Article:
Some phrases, if said with just the right attitude and not loaded down with too many mundane details, can sound far more exotic than they are.

Take for instance this one: “I think I’ll get away to the islands.”

It can sound like you’re considering a cruise to the Bahamas or a sailing voyage in the South Pacific. But in Maine, it’s more likely meaning is that you’re going to park in downtown Portland and take a 15-minute ferry to Peaks Island, or a slightly longer one to another Casco Bay island.

But in this pandemic summer, when staycations are preferred by many, there’s no reason why a day trip to a nearby island can’t feel exotic, or at least restful and rejuvenating. It’s a luxury we Mainers probably don’t take advantage of enough. I mean, people in South Dakota can’t just plan a spur-of-the-moment trip to an island in the Atlantic, unless a long plane ride is involved.

Peaks Island has lots of rocky coast to explore. Photo by Ben McCanna/Staff Photographer


Some of Maine’s best-known island retreats, like Monhegan or Islesboro in the midcoast, are best visited if you have some place to stay and have time for an overnight stay. But right now, that’s not appealing to a lot of folks, or even practical. So it might make sense to think about islands that can be reached relatively quickly.

You can start your island-hopping planning by checking out the website of Casco Bay Lines, which runs ferries from Portland to about a half dozen Casco Bay Islands daily. Currently there are COVID-19 restrictions when you take the ferry, like 6-foot social distancing between families and traveling groups and the requirement that everyone wears a mask. Round-trip adult fares range from $7.70 to $11.55, depending on which island you choose, and $3.85 to $5.75 for children 5-13 or people 65 and over. There’s no charge for children under 5. Bringing a bike is another $6.50 for an adult and $3.25 for children. The Casco Bay Lines website lists schedules and rates, plus information on COVID-19 restrictions.


Peaks Island probably gets overlooked by Mainers going on vacation because it’s so close, just 15 minutes from downtown Portland, and officially a neighborhood of the city. But spending a day out there and walking or biking to beaches and dirt lanes away from the fairly landing can be extremely relaxing. The loop of roads around the island is about 4 miles long and there are three main beaches to explore.

South Beach is one of the natural sights to see on Long Island. Carl D. Walsh/Staff Photographer

Walk down Island Avenue from near the ferry terminal and it leads you to Centennial Beach, a sandy swimming beach with a great view of the Portland skyline. On the back of the island is Cairn Beach, not a swimming beach, and known more for the structures kids make out of rocks. At the southwest tip of the island is aptly named Sandy Beach. There are also historic sites to see on the loop walk, including the remains of Battery Steele, an underground gun battery manned during World War II. There are stores and restaurants on Peaks, but nowadays it’s best to plan ahead and bring your own food and water. Also when going to any island, plan your bathroom stops accordingly. The ferries have restrooms, and on Peaks there’s one at the ferry landing. For more information on Peaks Island, including maps and places of interest, go online to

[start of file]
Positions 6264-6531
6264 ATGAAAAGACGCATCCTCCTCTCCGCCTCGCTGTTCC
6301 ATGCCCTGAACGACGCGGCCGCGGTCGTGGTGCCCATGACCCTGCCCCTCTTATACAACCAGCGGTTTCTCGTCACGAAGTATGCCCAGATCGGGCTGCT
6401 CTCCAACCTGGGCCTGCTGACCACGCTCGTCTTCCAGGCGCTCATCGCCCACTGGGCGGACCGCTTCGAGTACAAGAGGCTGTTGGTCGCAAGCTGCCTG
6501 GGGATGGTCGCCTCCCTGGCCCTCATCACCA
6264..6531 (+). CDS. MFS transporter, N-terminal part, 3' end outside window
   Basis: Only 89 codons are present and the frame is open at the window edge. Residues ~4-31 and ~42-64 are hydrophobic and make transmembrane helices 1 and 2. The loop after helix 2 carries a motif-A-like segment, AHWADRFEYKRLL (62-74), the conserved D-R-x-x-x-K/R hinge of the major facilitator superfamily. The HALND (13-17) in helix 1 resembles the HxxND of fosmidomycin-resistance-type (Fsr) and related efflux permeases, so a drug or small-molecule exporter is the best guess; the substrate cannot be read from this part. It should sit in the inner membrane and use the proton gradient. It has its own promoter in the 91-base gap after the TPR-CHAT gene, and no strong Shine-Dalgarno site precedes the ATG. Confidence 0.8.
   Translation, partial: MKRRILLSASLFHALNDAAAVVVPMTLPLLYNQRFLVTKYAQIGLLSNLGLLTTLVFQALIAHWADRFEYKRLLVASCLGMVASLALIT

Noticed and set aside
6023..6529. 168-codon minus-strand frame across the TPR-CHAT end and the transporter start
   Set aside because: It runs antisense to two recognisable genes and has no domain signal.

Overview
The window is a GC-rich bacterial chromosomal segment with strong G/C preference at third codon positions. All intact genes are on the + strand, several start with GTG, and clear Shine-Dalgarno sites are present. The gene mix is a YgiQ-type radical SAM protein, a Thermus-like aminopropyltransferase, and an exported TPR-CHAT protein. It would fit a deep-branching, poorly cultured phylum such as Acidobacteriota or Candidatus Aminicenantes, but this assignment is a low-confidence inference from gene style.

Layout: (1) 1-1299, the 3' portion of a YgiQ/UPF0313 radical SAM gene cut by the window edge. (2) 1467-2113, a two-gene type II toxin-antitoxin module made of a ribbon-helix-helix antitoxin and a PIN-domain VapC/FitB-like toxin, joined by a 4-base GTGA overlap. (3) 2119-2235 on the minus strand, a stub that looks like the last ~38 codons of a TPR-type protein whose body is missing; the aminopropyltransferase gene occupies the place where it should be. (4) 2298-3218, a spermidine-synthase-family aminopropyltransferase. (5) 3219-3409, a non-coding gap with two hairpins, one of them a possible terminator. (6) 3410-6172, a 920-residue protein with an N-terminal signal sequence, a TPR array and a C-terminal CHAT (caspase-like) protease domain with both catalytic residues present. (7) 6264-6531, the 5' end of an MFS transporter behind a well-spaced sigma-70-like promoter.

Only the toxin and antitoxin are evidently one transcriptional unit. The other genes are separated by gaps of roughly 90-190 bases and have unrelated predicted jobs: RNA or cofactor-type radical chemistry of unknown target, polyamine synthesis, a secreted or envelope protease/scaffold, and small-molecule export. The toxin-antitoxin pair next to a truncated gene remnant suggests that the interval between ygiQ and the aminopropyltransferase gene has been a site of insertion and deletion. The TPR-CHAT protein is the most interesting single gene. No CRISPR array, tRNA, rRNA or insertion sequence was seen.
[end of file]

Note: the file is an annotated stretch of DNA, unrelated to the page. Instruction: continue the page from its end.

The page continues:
The town of Long Island is about a 45-minute ride on Casco Bay Lines from Portland. It’s less visited than Peaks, and there aren’t nearly as many commuters who live there. But it’s also known for beaches, including at the strand known as Sandy Beach or South Beach. Also within walking or biking distance of the ferry are Fowler’s Beach, Big Beach and Wreck Cove. The island has history as home to fishermen and was a fuel depot during World War II, so you’ll see old buildings used by the military as you walk the island. For more information about the island, including a map, go to the town of Long Island’s website. 

The view from Land’s End on Bailey Island. Logan Werlinger/Staff Photographer


If you’d rather not wait at a ferry terminal and then sit with others on a ferry, you can always drive to an island. Bailey Island, part of the town of Harpswell, is less than an hour’s drive from Portland but feels much farther way. The island is narrow, so you see water just about everywhere you go, and it has some of the best-loved coastal attractions in southern Maine. First, to get there, you cross over the Cribstone Bridge, built in the 1920s of granite slabs stacked atop each other. The island is home to the Giant’s Stairs, a scenic rock formation where waves crash into what looks like, well, giant stairs to the ocean. There’s also a path that meanders along the coast to the stairs, one of many hiking spots on the island. The tip of the island, Land’s End, gives spectacular views of Casco Bay. Mackerel Cove, with a rocky beach and grassy field, is a great place for a picnic. The cove is home to a fleet of lobster boats and looks like something you’d see on a Maine postcard. For more information on Bailey Island and things to see there, go to the town of Harpswell’s website.


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